I am pleased to hear that you are going to discuss Dimorphism in Nat. Hist R. for I have no doubt you will make a very valuable paper.—10 By the way I have been much interested by your Atlantis paper, & rejoice at your conclusion;11 I think, however, you might have made it more popularised, & I will add another criticism, viz that you ought (as I think) to have laid much more stress on migration having taken place during former warmer period.— I wish that your Lectures did not take up so much time, so that you might write on various subjects.12 I do not know whether the diagrams of Catasetum would be worth your taking away from Linn. Soc; but if so they are at your service; & there was a diagram of Primula there.—13 This reminds me that Mr Fitch drew for me cuts of Primula, would you be so very kind as to ask him what I am indebted to him for his kind assistance; though perhaps the Linn. Soc paid for the drawings on the wood.—14

I am nearly certain that Asa Gray (perhaps also in his Manual) told me that the imperfect flowers of some N. American Campanula produced more seed than the perfect.—15 But I keep my notes in such a stupid manner that I cannot refer to single points, only to whole large subjects.

I have written you a frightfully long letter not worth the trouble of decyphering. Another thing just occurs to me which I meant to say whenever we met: viz that if ever you had leisure, you might make a grand essay on the charater of Fr. Water plants, taking, I presume, those whose roots were always covered with water. I presume no one could treat of more than Europe & N. America, though some Tropical country ought to be included.— It would be interesting to see how many had sent one or two colonists into the water: but what would be most curious would be to consider the nature of affinities, & degree of organisation of those groups, in which all the species were aquatic; I strongly suspect they would come out a queer set.— Do think of this.—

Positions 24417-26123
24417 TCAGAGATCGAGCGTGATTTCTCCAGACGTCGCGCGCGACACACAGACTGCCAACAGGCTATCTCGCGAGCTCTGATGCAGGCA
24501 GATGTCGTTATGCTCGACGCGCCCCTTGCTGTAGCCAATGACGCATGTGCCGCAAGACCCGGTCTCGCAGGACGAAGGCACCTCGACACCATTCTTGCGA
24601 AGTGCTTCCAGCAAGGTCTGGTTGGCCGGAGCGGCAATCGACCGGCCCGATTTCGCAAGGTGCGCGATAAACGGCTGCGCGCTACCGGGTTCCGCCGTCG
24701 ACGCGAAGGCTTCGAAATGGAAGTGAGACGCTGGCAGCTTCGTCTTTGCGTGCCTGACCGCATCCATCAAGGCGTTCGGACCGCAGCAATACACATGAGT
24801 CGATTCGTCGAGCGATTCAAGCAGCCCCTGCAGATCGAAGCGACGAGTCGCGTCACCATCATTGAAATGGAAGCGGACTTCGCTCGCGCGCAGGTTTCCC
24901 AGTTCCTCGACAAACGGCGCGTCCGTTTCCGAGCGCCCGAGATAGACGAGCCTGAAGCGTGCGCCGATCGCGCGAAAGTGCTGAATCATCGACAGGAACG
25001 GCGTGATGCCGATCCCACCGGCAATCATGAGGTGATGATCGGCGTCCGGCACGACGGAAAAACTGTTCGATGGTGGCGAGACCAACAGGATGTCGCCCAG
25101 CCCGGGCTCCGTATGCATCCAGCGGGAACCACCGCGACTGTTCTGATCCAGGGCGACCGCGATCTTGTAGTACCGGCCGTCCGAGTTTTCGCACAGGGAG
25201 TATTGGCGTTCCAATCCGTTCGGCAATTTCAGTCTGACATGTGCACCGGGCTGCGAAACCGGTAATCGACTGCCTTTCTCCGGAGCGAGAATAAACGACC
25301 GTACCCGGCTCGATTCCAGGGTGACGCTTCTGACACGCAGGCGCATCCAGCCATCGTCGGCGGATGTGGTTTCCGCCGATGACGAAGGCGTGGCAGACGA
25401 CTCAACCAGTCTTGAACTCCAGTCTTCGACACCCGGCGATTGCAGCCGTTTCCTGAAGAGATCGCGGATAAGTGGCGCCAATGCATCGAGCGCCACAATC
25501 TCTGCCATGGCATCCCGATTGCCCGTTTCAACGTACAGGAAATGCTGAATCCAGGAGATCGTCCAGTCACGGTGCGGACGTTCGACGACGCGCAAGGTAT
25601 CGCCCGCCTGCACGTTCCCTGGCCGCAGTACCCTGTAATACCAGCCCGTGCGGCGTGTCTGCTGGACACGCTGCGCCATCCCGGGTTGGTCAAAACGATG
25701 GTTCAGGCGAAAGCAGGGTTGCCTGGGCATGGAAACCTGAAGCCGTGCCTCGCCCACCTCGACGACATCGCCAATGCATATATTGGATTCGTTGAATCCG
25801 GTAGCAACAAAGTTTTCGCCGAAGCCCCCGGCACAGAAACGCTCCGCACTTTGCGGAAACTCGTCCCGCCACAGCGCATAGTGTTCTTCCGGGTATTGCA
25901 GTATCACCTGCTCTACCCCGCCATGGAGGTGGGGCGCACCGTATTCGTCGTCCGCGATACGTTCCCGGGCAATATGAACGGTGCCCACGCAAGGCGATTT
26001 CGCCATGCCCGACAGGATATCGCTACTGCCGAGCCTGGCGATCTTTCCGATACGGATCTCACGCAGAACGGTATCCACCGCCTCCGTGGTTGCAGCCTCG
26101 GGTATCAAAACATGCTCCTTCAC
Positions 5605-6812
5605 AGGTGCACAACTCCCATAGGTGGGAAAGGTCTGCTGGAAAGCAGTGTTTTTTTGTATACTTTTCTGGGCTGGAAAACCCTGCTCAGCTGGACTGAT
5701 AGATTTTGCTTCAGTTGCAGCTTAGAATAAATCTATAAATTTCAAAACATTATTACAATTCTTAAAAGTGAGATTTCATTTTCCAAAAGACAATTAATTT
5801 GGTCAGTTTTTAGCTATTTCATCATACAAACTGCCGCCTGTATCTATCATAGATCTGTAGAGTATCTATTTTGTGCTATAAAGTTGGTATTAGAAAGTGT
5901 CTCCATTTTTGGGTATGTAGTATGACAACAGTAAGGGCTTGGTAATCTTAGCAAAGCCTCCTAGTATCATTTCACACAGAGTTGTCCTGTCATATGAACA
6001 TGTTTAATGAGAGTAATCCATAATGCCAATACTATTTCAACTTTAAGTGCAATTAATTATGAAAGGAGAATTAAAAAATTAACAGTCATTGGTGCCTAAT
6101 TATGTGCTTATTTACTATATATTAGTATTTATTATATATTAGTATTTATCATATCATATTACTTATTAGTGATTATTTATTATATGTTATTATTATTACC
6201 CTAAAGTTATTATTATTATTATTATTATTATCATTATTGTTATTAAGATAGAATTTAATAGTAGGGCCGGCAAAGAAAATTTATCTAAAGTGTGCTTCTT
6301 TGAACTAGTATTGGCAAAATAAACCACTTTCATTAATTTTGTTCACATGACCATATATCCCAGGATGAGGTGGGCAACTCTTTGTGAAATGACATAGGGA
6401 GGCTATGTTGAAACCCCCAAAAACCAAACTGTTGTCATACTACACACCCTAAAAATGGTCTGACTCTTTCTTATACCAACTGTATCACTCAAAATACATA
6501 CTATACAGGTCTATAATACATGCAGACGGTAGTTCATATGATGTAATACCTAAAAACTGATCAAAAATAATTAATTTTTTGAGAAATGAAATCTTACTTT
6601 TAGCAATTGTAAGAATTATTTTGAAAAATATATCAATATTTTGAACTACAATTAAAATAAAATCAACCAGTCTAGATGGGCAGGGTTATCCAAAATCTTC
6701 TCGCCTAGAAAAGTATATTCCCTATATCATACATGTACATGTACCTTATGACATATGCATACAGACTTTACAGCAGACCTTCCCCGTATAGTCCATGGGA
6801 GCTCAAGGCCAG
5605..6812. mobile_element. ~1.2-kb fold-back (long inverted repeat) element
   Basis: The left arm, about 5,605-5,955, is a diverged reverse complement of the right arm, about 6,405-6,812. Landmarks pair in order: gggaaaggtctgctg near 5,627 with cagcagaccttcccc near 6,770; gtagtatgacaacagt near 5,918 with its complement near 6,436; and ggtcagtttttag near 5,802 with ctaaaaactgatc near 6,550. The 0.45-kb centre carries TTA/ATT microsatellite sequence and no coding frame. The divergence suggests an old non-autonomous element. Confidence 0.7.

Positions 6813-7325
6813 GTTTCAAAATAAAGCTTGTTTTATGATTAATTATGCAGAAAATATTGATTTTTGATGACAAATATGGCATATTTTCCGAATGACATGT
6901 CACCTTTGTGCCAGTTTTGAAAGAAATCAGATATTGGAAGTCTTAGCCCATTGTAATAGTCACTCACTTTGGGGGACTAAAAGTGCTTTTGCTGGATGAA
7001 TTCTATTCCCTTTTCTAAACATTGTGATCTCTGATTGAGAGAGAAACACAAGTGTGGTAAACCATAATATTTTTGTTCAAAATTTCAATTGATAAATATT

Forgive me scribbling at such length, & believe me Yours very sincerely

C. Darwin


The date is established by the relationship to the letter from Daniel Oliver, 10 April 1862, and to the letter from Daniel Oliver, 14 April 1862.
On the letter from Daniel Oliver, 10 April 1862, CD wrote ‘short-styled’ above Oliver’s ‘long-styled’ (see CD annotations). Oliver repeated his conclusions without modification in [Oliver] 1862c, p. 237. See also letter from Daniel Oliver, 14 April 1862, and letter to Daniel Oliver, 15 April [1862].
Oliver had planned to report to the Linnean Society of London on an observation he had made on Campanula (see letter from Daniel Oliver, 10 April 1862), but subsequently decided against it (see letter from Daniel Oliver, 14 April 1862).
CD had intended to carry out experiments on the cleistogamic flowers of Viola and Campanula in the summer of 1860, but his attempts were frustrated (see Correspondence vol. 8, letters to J. D. Hooker, 7 June [1860] and 12 [June 1860], and letter to Daniel Oliver, 24 [September 1860]).
CD refers to his correspondence with Asa Gray during 1857 and 1858 (see Correspondence vol. 6, letter from Asa Gray, 7 July 1857, and letter to Asa Gray, 29 November [1857], and Correspondence vol. 7, letter from Asa Gray, 21 June 1858). CD also refers to Vaucher 1841, 1: 143; there is an annotated copy of this work in the Darwin Library–CUL (see Marginalia 1: 812–15).
CD’s initial notes on various members of the Fumariaceae, dated May and June 1858, are in DAR 76: 13–18; further notes, dated 1861 and 1863, are in DAR 76: 17–21. Some of CD’s observations on species of Fumaria were eventually published in 1876, in Cross and self fertilisation, as part of a discussion of plants that are fertile without insect aid (p. 366). CD also published a notice on pollination in Fumariaceae in Nature 9 (1874): 460 (Collected papers 2: 182–3). See also Correspondence vol. 9, letter to Daniel Oliver, 9 April [1861].
CD described this phenomenon in Variation 2: 58–9.